A lifetime supporter of left-wing parties, he remained politically active until late in life, in 2009 calling on students to protest against the government's proposals to cut the culture budget. He described Italy's then prime minister Silvio Berlusconi as “a philistine” and "a modern tyrant".

Monicelli’s father, Tommaso, had committed suicide and when he was diagnosed with terminal prostate cancer in 2010, he decided he would end his life the same way, dramatically jumping from a window on the fifth floor of the San Giovanni Addolorata Hospital in Rome.

Italy's President Giorgio Napolitano said Monicelli would be "remembered by millions of Italians for the way he moved them, for how he made them laugh, and reflect."

Viareggio's Grand Hotel is a throwback to its heydey
Viareggio's Grand Hotel is a throwback to its heydey
Travel tip:

Viareggio, the seaside resort in Tuscany in which Monicelli was born, has an air of faded grandeur, its seafront notable for the Art Nouveau architecture that reminds visitors of the town's heyday in the 1920s and '30s. Thanks to its wide, sandy beaches, however, the resort remains hugely popular, especially with Italians. In addition, it boasts a colourful Carnevale, featuring a wonderful parade of elaborate and often outrageous floats, that is second only to the Venice carnival among Italy’s Mardi Gras celebrations.

Via dei Serpenti, looking towards the Colosseum
Via dei Serpenti, looking towards the Colosseum
Travel tip:

One of Rome's oldest and most charming residential neighbourhoods, Monti retains a bohemian flavour with chic cafes and street food and alternative fashion shops. Occupying the area between the Quirinal Hill and the Colosseum, in Roman times the area was home to craftsmen but also to prostitutes and good-for-nothings and was hidden from the more refined areas of the city by a large wall. Nowadays, it is popular with architects, screenwriters and other creative types as one of Rome’s most fashionable central areas.  Monicelli’s former home in Via dei Serpenti is marked with a plaque.

Also on this day:

1945: The birth of business tycoon and former Inter chairman Massimo Moratti

1974: The birth of top-selling singer-songwriter Laura Pausini


28 February 2017

Karl Zuegg - jam and juice maker

Businessman turned family farm into international company

Karl Zuegg
Karl Zuegg
Karl Zuegg, the businessman who turned his family's fruit-farming expertise into one of Italy's major producers of jams and juices, was born on this day in 1915 in Lana, a town in what is now the autonomous province of Bolzano in Trentino-Alto Adige.

His grandparents, Maria and Ernst August Zuech - they changed their name to Zuegg in 1903 - had been cultivating fruit on their farm since 1860, when Lana was part of South Tyrol in what was then Austria-Hungary.  They traded at local markets and began exporting.

Zuegg and the company's other major brand names, Skipper and Fruttaviva, are among the most recognisable in the fruit products market in Italy and it is largely through Karl's hard work and enterprise.

He was managing director of the company from 1940 to 1986, during which time Zuegg became the first drinks manufacturer in Italy to make use of the ground-breaking Tetrapak packaging invented in Sweden, which allowed drinks to be sold in lightweight cardboard cartons rather than traditional glass bottles.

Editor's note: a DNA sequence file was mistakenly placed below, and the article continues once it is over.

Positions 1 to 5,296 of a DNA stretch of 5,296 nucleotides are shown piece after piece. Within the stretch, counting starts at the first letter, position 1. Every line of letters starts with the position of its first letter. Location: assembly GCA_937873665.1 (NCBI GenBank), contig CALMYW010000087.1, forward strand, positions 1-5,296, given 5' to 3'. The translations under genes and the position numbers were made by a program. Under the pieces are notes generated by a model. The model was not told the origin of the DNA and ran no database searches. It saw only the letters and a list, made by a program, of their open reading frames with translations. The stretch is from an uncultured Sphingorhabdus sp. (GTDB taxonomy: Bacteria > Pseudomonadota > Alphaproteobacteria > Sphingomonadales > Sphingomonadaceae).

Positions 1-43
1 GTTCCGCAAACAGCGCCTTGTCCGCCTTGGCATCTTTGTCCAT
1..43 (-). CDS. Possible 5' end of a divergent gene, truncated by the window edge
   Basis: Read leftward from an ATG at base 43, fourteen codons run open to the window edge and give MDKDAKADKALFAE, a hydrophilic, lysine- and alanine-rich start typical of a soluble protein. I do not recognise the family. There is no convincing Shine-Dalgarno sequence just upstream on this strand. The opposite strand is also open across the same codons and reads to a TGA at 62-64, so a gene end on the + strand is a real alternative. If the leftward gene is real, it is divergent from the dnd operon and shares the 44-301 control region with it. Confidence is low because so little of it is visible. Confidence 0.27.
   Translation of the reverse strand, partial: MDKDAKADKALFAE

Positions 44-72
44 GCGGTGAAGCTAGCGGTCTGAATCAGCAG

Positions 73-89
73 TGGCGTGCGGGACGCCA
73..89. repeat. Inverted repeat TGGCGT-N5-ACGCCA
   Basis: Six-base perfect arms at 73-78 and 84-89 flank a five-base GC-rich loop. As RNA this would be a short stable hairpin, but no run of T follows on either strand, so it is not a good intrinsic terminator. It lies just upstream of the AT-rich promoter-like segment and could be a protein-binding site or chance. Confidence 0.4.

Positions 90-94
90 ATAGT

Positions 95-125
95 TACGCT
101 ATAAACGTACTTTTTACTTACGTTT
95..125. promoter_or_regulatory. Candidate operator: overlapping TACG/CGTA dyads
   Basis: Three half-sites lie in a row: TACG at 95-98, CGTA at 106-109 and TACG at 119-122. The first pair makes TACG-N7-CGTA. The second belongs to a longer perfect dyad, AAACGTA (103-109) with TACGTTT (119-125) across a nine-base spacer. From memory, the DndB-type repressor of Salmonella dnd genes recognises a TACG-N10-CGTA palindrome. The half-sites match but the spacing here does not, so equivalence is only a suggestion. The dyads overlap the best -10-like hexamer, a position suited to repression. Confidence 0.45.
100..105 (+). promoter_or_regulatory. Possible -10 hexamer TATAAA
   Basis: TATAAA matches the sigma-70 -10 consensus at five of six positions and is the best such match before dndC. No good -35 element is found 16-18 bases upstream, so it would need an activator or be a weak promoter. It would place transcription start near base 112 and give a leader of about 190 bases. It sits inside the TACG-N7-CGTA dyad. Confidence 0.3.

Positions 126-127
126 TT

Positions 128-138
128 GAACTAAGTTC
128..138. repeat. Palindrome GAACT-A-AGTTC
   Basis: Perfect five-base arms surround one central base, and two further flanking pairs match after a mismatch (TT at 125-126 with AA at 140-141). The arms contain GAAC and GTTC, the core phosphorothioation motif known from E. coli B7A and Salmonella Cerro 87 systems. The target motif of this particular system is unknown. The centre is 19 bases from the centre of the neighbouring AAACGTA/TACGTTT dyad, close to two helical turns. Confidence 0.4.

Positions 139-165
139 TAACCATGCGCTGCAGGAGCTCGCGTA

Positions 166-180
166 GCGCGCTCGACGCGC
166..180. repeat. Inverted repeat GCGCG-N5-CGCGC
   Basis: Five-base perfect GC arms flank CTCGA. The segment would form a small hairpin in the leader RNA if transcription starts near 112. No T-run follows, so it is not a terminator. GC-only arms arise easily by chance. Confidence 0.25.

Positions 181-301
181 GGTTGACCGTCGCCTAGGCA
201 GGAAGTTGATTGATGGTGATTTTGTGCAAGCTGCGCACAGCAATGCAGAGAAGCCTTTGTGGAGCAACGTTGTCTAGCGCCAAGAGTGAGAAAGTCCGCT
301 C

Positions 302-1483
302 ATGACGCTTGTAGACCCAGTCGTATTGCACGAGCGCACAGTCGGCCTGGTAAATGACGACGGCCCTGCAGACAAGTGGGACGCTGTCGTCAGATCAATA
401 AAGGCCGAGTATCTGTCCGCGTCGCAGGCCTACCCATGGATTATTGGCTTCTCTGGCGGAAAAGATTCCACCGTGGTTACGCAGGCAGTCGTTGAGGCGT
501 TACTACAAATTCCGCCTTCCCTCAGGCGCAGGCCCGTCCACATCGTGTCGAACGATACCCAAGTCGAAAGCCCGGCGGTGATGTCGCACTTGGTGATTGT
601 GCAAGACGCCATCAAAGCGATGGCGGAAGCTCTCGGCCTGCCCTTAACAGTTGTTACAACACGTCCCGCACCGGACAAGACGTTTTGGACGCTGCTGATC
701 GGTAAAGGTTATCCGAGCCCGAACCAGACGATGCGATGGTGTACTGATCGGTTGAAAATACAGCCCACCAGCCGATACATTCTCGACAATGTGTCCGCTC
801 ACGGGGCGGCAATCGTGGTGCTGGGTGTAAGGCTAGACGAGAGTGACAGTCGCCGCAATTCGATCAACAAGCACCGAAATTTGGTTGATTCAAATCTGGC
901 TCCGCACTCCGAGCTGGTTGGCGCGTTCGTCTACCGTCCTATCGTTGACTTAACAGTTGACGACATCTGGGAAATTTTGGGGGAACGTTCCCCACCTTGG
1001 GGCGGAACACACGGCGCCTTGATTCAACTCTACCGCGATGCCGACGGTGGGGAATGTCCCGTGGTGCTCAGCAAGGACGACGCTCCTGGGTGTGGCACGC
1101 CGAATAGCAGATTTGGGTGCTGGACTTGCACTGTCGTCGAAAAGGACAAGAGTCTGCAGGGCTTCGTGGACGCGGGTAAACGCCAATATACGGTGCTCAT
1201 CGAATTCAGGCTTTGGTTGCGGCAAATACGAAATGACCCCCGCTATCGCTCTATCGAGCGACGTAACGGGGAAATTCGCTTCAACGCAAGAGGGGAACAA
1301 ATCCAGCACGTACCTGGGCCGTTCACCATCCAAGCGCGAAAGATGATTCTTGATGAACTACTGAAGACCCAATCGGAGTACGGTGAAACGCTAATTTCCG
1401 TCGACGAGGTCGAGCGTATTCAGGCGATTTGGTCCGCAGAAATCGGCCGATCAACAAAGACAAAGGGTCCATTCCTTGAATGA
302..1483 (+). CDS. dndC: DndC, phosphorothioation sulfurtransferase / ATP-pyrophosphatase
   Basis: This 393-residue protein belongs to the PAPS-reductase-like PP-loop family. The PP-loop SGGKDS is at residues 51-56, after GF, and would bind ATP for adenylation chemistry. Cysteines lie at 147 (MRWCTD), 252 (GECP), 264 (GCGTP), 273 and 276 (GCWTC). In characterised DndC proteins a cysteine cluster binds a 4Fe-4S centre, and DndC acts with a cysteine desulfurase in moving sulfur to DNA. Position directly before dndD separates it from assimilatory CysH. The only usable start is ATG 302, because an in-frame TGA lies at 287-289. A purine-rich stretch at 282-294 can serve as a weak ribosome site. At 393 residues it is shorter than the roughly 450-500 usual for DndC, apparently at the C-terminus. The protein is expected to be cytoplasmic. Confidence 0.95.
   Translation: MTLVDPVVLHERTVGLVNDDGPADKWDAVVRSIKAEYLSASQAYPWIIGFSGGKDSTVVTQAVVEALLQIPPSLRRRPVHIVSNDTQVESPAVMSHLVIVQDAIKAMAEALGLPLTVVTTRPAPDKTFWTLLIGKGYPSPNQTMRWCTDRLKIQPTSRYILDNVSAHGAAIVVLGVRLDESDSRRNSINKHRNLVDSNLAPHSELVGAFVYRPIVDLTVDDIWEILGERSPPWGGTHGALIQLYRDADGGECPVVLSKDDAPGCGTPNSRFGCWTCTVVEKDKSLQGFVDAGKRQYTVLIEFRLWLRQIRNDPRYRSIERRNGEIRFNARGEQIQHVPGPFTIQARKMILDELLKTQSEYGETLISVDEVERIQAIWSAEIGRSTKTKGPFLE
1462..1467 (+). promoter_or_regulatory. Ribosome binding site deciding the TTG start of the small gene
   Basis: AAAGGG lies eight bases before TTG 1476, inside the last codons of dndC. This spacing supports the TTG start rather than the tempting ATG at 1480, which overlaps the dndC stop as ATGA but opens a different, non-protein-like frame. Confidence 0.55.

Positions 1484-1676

The family business had begun to experiment with jams in 1917 when austerity measures in Italy were biting hard and there was a need to preserve food.  Rather than throw away overripe apples, the family turned them into jam.

The Zuegg logo is well known in Italian grocery stores
The Zuegg logo is well known in Italian grocery stores
Their methods were successful with other fruits too and Zuegg jams went into mass production in 1923, achieving immediate success.

But it was not until Karl joined the board of the company in 1937 that the business began to expand on a large scale.

Under Karl's leadership, the Zuegg brand grew, with bigger production facilities and innovative technology. The company developed new products such as the Fruttino snack bar, a solid stick of quince jam enriched with vitamins that became a staple of children's school lunches throughout Italy.

The first Zuegg fruit juices arrived in 1954, with bottles of pear, peach and apricot juice soon becoming familiar items on the shelves of Italian grocery stores.

Fruit cultivation is an important part of Lana's economy
Fruit cultivation is an important part of Lana's economy
In the early 1960s, Zuegg intoduced the Fruttaviva jams, the first to be produced without the use of preservatives and dyes, and two years later, after opening a new plant in Verona - now the company's headquarters - became a supplier of fruit products for use in yogurt, pastries and ice cream.

It was in 1979, as Karl continually looked for innovations that would help grow the business further, that the company signed a deal for the Swedish company Tetrapak to supply its revolutionary cartons for Zuegg products.

Tetrapak's unique method, combining paper, polyethylene and aluminium, produced a lightweight packaging that not only kept fluids from leaking outwards. It also prevented bacteria from entering the product and, through the aluminium layer, protected the contents from deteriorating through exposure to light.

Selling drinks in these so-called 'briks' was a novelty in Italy and Karl Zuegg's vision made his company the market leader. Today, of course, such packaging is standard.

The original Zuegg headquarters in Lana
The original Zuegg headquarters in Lana
On the back of this success, Zuegg was able to open another Italian production plant at Luogosano, in the province of Avellino in Campania, in 1985.  Three years later, the Skipper line, selling 100 per cent pure fruit juices, was launched.